This project is not intended to resolve such discussions; a full-length academic paper would be necessary for an in-depth overview of these debates. However, I do hope that this project can provide a tool that will be particularly useful for analysis of games such as the Fallout series in terms of discussion of the relationship between player, character, and narrative. In such games, the usual difficulties of analyzing the player's role in the creation of the narrative are compounded even further because the player creates his or her own character, who will overcome various challenges in the game world based on abilities the player chose for that character during the game's initial character creation process. Since character attributes are an important component of a game's rules, and those rules can determine significant aspects of the story in the Fallout games, a character's attributes significantly impact the game's story itself, and characters with different sets of attributes can resolve a game's story in different ways.
The factors described above mean that analyzing a single 'playthrough' of games like the Fallout series offers a limited view of that particular game's narrative possibilities. As Bergstrom (2007) noted: "during the process of gaming the players progressively reduce the space of possible stories down to a single story - one set of things 'happened,' while all other sets did not" (p. 58). Each playthrough of a Fallout game, then, results in a new story that arises from both the narrative and mechanical decisions that the player makes; an analysis based on a single playthrough essentially ignores all of the sets of "things" that did not happen in favor of one particular outcome of the game's story. A tool that can track both narrative elements and mechanical character attributes can therefore be useful for analyzing the story in games like the Fallout series, as it will not only allow scholars to track the attributes and narratives of characters they create as they play, but will also create a database of characters that could allow for a broad analysis of character traits and narratives provided by numerous players.
With enough user participation in this project, I may be able to write a paper in the future that discusses trends or patterns among player experience, which could answer all sorts of interesting questions: for example, the Fallout games often offer the player the chance to make "evil" choices - it could be interesting to see how often players make such choices, and whether "evil" characters outnumber "good" ones. It also could be worth investigating whether or not combat oriented characters outnumber those who rely on other skills and abilities - do players choose more violent means to resolve the game's storylines, or are more peaceful methods more often in use? While this database would offer only a limited subset of data since I can obviously only capture information from those who voluntarily contribute, such an analysis would be impossible otherwise. This tool could allow me to draw on the experience of gamers other than myself, which might offer all kinds of insights.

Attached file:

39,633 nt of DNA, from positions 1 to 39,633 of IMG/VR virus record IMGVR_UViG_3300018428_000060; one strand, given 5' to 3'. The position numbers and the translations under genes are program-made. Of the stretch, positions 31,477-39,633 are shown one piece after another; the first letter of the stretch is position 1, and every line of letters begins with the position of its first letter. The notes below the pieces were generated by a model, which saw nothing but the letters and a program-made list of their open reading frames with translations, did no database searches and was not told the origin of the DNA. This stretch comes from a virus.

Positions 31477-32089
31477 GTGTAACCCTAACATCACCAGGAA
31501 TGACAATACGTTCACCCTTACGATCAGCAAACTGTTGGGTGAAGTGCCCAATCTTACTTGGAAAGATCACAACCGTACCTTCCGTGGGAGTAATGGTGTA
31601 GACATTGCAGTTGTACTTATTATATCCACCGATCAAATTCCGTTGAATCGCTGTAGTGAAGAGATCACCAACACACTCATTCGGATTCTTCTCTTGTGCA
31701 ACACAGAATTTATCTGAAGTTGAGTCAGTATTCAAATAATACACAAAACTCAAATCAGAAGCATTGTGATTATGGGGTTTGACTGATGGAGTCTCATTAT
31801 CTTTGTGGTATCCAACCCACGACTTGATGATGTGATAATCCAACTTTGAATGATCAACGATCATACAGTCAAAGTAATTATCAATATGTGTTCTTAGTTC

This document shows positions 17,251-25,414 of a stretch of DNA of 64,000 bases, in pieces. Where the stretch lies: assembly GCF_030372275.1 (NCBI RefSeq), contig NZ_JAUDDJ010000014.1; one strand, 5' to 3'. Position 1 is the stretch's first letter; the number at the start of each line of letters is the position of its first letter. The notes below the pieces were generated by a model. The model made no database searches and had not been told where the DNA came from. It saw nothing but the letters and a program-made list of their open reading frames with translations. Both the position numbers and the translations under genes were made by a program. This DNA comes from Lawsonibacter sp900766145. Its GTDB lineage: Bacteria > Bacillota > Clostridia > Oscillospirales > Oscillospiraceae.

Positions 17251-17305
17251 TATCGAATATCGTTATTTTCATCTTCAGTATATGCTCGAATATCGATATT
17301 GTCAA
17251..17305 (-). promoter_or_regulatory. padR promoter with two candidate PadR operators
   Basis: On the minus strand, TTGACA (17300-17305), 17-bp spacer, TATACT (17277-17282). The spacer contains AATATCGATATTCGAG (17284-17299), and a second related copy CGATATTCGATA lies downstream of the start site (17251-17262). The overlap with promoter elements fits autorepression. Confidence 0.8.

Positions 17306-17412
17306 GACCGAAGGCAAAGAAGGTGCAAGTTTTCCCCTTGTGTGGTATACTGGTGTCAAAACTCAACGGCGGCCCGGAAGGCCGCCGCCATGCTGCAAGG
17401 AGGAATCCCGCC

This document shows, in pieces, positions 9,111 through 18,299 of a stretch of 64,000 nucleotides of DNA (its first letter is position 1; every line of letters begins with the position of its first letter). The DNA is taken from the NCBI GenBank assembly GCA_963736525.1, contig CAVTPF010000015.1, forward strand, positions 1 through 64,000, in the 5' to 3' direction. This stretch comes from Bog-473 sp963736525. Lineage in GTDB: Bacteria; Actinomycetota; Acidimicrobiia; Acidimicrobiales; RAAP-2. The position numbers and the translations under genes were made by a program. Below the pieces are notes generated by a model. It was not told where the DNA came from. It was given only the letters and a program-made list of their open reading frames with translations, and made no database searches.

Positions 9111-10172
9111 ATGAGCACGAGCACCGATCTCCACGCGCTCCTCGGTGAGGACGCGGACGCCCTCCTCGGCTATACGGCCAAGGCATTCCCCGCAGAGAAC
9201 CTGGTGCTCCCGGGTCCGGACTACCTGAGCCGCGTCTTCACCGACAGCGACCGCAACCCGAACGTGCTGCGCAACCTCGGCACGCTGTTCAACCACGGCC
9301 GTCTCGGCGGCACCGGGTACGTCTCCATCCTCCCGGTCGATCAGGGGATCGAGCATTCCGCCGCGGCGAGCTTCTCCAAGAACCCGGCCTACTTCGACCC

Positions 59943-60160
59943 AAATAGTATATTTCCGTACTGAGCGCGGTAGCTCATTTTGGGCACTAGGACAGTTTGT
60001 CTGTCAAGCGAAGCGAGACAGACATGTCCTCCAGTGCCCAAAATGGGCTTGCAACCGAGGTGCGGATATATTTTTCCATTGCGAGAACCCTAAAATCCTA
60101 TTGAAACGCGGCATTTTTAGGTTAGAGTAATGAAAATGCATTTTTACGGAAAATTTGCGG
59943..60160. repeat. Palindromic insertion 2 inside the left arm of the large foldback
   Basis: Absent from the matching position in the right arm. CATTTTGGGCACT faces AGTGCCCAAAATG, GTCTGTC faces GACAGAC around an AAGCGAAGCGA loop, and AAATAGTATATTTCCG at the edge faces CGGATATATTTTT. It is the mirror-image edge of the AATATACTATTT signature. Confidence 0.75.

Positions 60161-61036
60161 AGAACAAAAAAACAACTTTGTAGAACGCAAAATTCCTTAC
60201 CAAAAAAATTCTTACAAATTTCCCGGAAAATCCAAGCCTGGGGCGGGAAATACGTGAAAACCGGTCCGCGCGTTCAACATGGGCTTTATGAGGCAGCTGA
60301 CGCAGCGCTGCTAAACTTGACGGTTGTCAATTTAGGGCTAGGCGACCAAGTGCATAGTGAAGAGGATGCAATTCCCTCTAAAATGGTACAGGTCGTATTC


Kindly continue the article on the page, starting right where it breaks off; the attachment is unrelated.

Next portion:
Bergstrom, R. (2007). Structure and meaning in role-playing game design. In P. Harrigan and N. Wadrip-Fruin (eds.), Second person: Role-playing and story in games and playable media (pp. 57 - 66). Cambridge, MA: The MIT Press.
Costikyan, G. (2007). Games, storytelling, and breaking the string. In P. Harrigan and
Costikyan, G. (2007). Games, storytelling, and breaking the string. In P. Harrigan and N. Wadrip-Fruin (eds.), Second person: Role-playing and story in games and playable media (pp. 5 - 14). Cambridge, MA: The MIT Press.
MacCallum-Stewart, E. and Parsier, J. (2008). Roleplay vs. gameplay: The difficulties of playing a role in World of Warcraft. In H. G. Corneliussen and J. W. Rettberg (eds.), Digital culture, play, and identity: A World of Warcraft reader (pp. 225 - 246). Cambridge, MA: The MIT Press.
Maietti, M. (2008). Player in fabula: Ethics of interaction as semiotic negotiation between authorship and readership. In A. Jahn-Sudmann and R. Stockmann (eds.), Computer games as a sociocultural phenomenon: Games without frontiers, war without tears (pp. 99 - 107). New York, NY: Palgrave Macmillan.
Rusch, D. (2008). Emotional design of computer games and fiction films. In A. Jahn-Sudmann and R. Stockmann (eds.), Computer games as a sociocultural phenomenon: Games without frontiers, war without tears (pp. 22 - 31). New York, NY: Palgrave Macmillan.
Simkins, D.W. And Steinkuehler, C. (2008). Critical ethical reasoning and role-play. Games and Culture, 3 (3-4), 333 - 355. doi:10.1177/1555412008317313